Many business owners know the importance of prioritising their own mental health, but taking the time to think about the practicalities of taking time away from work is a daunting prospect for many entrepreneurs.
This doesn’t have to be the case, say business groups, and the Victorian Small Business Commission (VSBC) has used National Mental Health Week to launch a mental health strategic plan that helps entrepreneurs create their own blueprint to ensure their businesses are taken care of if they ever need time out for mental health assistance.
“This strategic plan is about making planning for mental health as ‘normal’ as a marketing plan or financial plan,” the Commission’s senior dispute management officer Fiona Lawson explains.
“We really want businesses to use the document in whatever way is appropriate for them.”
Here are three areas the plan recommends business owners prepare for.
1. Have a plan for if you are unable to work
Even though it might be very unlikely you ever need time away from your business to take care of your mental health, it’s important to take action now to ensure there’s a clear path if you ever do need this, says the Commission.
“Whether just setting-up or having been established for some time, business owners really need to consider preventative measures to ensure that they are able to cope with, and build resilience for, the inevitable stresses and strains of running a small business,” Lawson says.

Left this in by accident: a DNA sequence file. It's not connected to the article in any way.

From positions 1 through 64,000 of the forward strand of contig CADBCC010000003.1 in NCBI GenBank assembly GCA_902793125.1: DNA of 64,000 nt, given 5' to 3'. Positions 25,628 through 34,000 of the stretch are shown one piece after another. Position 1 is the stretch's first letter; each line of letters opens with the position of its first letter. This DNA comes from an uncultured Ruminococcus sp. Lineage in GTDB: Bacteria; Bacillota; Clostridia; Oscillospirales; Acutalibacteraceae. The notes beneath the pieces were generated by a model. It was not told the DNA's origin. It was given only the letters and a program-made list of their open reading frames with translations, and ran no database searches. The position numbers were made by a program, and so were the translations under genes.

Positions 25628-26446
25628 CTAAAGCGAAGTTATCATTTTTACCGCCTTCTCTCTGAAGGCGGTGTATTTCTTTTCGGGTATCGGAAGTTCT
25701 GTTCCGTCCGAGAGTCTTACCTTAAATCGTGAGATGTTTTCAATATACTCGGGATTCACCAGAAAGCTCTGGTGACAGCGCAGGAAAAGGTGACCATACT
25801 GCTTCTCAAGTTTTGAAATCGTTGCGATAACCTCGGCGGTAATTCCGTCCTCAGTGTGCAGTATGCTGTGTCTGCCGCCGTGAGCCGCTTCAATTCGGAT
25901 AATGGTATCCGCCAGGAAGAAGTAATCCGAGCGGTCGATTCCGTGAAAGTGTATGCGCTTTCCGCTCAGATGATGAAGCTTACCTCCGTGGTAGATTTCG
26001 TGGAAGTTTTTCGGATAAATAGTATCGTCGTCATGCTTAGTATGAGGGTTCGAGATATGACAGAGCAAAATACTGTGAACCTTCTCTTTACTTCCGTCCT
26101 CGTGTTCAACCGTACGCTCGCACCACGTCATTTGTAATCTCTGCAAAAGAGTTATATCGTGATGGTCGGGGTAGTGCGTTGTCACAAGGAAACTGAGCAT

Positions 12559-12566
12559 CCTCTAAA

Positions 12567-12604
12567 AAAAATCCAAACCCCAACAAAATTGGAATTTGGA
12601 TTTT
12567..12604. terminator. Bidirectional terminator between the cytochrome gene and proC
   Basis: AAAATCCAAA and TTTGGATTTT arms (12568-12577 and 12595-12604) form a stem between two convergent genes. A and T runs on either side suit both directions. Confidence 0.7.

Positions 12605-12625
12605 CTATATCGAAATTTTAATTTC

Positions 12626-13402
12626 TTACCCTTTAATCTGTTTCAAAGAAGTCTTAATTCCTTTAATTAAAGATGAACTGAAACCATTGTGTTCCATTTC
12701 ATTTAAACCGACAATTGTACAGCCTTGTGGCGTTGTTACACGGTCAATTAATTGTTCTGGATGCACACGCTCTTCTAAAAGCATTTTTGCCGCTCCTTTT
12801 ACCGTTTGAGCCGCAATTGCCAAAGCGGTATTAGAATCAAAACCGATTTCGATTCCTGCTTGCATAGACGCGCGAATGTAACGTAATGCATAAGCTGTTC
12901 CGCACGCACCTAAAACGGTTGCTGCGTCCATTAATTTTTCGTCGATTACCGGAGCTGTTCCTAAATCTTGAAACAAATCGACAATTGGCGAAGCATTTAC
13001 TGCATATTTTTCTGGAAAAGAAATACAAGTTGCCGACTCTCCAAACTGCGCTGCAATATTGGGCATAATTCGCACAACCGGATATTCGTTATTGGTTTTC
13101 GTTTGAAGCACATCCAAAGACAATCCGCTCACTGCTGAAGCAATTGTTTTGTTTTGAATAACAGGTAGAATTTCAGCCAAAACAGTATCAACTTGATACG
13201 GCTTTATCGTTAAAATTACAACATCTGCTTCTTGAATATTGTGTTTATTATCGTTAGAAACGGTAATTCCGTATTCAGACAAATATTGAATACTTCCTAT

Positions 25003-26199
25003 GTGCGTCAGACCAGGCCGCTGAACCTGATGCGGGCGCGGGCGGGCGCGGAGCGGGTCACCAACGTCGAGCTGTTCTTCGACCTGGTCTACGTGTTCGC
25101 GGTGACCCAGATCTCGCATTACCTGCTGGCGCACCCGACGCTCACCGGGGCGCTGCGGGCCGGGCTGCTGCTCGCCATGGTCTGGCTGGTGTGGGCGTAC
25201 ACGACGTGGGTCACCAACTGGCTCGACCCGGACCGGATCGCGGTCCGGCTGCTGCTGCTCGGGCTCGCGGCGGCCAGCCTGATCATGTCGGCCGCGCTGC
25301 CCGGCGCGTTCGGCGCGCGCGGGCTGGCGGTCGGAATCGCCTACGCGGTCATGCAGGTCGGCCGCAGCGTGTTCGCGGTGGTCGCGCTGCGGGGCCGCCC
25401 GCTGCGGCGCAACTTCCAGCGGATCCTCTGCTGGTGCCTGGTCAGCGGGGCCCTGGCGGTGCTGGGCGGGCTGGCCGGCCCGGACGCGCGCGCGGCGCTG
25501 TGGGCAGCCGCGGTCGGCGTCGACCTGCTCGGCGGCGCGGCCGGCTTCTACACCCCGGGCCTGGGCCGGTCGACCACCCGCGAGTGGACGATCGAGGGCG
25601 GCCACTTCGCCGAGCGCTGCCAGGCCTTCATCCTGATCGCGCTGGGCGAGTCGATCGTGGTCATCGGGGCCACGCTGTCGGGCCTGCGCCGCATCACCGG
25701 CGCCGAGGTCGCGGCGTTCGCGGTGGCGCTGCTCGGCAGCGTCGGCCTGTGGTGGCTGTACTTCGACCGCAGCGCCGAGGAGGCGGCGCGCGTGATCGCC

These preventative measures could include making sure someone else is trained to run the business if the owner is taking time away; that there’s a financial plan in place in the event of time out; and thinking about how you would explain an absence to clients and stakeholders, including asking them for support.
2. Have a plan for your return
One of the key parts of a mental health plan for your business is thinking about how things will work after you return from an absence.
This includes taking steps to ensure the return to work doesn’t do further harm to your mental health, with the Commission calling on businesses to come up with a blueprint that includes how you will track your wellbeing and how the situation will be communicated to other stakeholders.
“Can you talk to a mentor, business advisor or trusted colleague about identifying duties and your return to work timeline?” the blueprint document asks businesses.
“Who do you need to communicate your plan to? This may be employees, customers or suppliers.”
Lawson says it’s important business owners “consider who can help” upon an eventual return to work, and plan to engage with these upon return to work.
3. Open up the conversation
Australians are still reluctant to discuss mental health overall, says Lawson, and documents like the mental health strategic plan may also be an important starting point for recognising when employees might need time away from the business, Lawson says.
“Businesses can also use this document as a means to start important conversations with their families, colleagues or staff.”
“People often work closely together in a small business, so it’s important to create a workplace that respects the individual experiences,” the strategic plan suggests.
Earlier this week, small business mental health advocate Leanne Faulkner also discussed the importance of sharing mental health challenges to help alleviate the situation.
“When you connect with others and share your problem, you may be surprised how common your experience is,” she wrote in an article for SmartCompany.
The VSBC plan also asks business owners to plan ways to identify mental health “red flags” in themselves and their staff, as well as planning a list of places to go for support if needed.
Businesses can download the blueprint to complete for their own businesses here.
This piece by Emma Koehn was first seen on ‘Smart Company’ 11 October 2017.